Mindfulness to Put an End to Bullying

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by | Oct 22, 2010

When principals, teachers and parents are asked about their greatest concerns for children, the need for emotional and physical safety tops the list. All parents want their child to be liked and treated well by others. Concerns about safety and overall school environment are the top reason parents give for choosing to take their kids out of school: 85.4% of parents cite it as a factor, and 31.2% cite it as the most important factor, according to the most recent data from the National Center for Education Statistics.

The recent reports of young people killing themselves after being the targets of severe bullying have amplified concerns even more. And we’re grateful to see so many mobilizing in the wake of these tragedies to prevent more from happening in the future.

 

 

Most prevention programs offer strategies for reducing bullying with varying degrees of success. Though rules and consequences matter, they aren’t enough, and neither are simple “education” and “awareness.” A character education program that relies on lectures and cognitive ideas is not going to have a strong effect on students who are feeling aggressive or lonely, or who are agitated because they’re under stress or not exercising and eating well.

Human behavior is complex. A program that effectively addresses bullying must look at all the factors that lead to the behavior. A systemic approach will be much more effective in treating the underlying causes.

Programs teaching mindfulness practices and loving kindness may be one such measure. Yes, contrary to popular belief, compassion and kindness can be taught. We think here of a wonderful study that came out of the University of Wisconsin – Madison a couple years ago. Researchers found that cultivating compassion and kindness through meditation actually affects brain regions that can make a person more empathetic to other peoples’ mental states.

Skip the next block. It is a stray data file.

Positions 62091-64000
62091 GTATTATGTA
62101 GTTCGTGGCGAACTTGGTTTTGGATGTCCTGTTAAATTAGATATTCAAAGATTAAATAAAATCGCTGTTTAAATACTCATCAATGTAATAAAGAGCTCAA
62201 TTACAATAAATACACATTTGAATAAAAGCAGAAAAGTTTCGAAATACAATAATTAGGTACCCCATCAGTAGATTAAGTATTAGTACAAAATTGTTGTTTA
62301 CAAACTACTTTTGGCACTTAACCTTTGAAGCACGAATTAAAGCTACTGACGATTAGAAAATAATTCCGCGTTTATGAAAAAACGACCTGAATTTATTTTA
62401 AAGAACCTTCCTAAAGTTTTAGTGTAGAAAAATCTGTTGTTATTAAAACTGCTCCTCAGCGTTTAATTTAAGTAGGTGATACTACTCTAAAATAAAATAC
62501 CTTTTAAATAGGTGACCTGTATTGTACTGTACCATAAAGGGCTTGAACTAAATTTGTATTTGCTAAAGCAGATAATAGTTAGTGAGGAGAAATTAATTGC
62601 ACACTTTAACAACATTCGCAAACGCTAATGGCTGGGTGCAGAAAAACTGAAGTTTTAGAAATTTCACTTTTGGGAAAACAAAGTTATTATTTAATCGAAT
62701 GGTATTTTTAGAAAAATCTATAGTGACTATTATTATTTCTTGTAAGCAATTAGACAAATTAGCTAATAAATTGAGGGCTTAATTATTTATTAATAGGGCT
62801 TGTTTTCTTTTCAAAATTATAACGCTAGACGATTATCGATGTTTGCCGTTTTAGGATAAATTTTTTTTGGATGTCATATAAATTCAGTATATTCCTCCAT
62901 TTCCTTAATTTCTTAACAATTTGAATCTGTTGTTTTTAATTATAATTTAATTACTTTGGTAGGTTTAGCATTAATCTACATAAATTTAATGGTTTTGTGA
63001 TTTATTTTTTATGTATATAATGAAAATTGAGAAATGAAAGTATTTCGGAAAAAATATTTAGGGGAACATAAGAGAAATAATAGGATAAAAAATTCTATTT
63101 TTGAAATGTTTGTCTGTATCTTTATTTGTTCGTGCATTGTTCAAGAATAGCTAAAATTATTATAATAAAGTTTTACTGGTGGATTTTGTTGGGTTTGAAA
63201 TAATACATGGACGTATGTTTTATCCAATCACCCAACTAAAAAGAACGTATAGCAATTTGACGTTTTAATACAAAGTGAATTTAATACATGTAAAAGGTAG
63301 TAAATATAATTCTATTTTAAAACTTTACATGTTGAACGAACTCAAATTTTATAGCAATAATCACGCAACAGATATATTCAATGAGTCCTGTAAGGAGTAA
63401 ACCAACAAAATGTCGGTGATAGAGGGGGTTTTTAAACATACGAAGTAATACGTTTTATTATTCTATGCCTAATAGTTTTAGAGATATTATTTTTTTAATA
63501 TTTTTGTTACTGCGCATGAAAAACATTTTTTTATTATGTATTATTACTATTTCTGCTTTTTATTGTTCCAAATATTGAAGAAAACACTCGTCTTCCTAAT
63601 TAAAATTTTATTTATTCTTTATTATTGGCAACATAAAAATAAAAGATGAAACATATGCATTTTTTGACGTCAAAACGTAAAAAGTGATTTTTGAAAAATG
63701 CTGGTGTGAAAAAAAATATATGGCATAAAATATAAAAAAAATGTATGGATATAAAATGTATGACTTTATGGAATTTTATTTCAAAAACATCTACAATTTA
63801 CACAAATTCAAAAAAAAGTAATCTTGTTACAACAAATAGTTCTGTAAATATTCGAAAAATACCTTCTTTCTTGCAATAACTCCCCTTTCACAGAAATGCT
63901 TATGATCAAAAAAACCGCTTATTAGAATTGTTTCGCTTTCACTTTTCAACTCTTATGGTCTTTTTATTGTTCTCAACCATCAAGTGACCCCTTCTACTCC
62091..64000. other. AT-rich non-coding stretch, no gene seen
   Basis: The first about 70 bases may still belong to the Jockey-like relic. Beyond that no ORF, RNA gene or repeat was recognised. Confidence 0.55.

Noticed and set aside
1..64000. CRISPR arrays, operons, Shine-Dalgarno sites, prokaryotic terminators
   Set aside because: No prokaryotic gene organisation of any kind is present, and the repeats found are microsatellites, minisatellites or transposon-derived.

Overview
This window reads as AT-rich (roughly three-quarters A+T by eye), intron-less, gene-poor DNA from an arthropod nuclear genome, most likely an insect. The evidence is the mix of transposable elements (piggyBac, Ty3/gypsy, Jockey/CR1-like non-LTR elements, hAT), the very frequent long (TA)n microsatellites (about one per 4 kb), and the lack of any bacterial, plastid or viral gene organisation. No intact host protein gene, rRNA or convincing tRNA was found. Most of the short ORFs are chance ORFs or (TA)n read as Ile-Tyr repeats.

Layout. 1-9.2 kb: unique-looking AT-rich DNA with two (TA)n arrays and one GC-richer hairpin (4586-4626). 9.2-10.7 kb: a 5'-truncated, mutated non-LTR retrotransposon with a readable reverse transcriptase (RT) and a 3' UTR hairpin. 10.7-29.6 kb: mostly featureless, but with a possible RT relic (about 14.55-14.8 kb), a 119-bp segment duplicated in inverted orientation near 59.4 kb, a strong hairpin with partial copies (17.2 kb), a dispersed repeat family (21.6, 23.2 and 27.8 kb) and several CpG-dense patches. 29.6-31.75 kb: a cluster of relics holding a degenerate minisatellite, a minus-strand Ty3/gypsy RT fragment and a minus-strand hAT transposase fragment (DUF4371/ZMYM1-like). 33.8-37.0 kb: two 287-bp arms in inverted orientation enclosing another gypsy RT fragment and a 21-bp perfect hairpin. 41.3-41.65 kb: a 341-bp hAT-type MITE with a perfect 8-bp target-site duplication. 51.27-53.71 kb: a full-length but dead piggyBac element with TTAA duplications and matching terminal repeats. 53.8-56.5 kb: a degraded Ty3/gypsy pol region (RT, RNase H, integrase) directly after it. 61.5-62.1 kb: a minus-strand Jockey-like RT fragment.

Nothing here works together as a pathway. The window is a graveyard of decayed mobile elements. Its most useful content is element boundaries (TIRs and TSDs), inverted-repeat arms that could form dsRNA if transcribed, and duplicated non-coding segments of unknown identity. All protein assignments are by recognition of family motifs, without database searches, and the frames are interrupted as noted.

Empathy, of course, is the antithesis of bullying.

When we lead Yoga Calm classes for children, we start with activities that develop the principles of Stillness and Listening, teaching the kids how to calm their bodies and listen to themselves – heart, mind and body. By becoming more become aware of their needs, students learn that they are “meaner” on days when they haven’t had enough sleep and have more arguments with their friends when they’re not exercising and caring for themselves. With awareness of their own needs and guidance in making healthy choices, children learn the practice of self care.

Social awareness and skill development build on those lessons. By understanding what affects our emotions and actions, we gain insight into others’ emotions and actions. By practicing communication, leadership and other social skills, along with how to solve problems – Yoga Calm’s Community principle – we create an environment where the potential for bullying is reduced.

Schools can become more aware of themselves, too.

Dorothy Espelage, PhD, and colleagues at K12 Associates in Madison, Wisconsin, is currently studying 20,000 public school students – along with teachers, parents and administrators – on factors such as the prevalence and incidence of bullying and teasing, where bullying happens, school climate and respect for diversity. After survey data are entered and analyzed, reports are given to individual schools so that they can design prevention and intervention programs based on their own data. According to Dr. Espelage, the most effective strategies to stop bullying involve “the entire school as a community to change the climate of the school and the norms of behavior.”

This community strategy is exactly what Yoga Calm intends to create. As students practice mindfulness, empathy and compassion, the school climate is improved, bullying behavior is reduced and children have the strategies to handle the behavior when they encounter it.

 

Image by Eddie~S/Flickr

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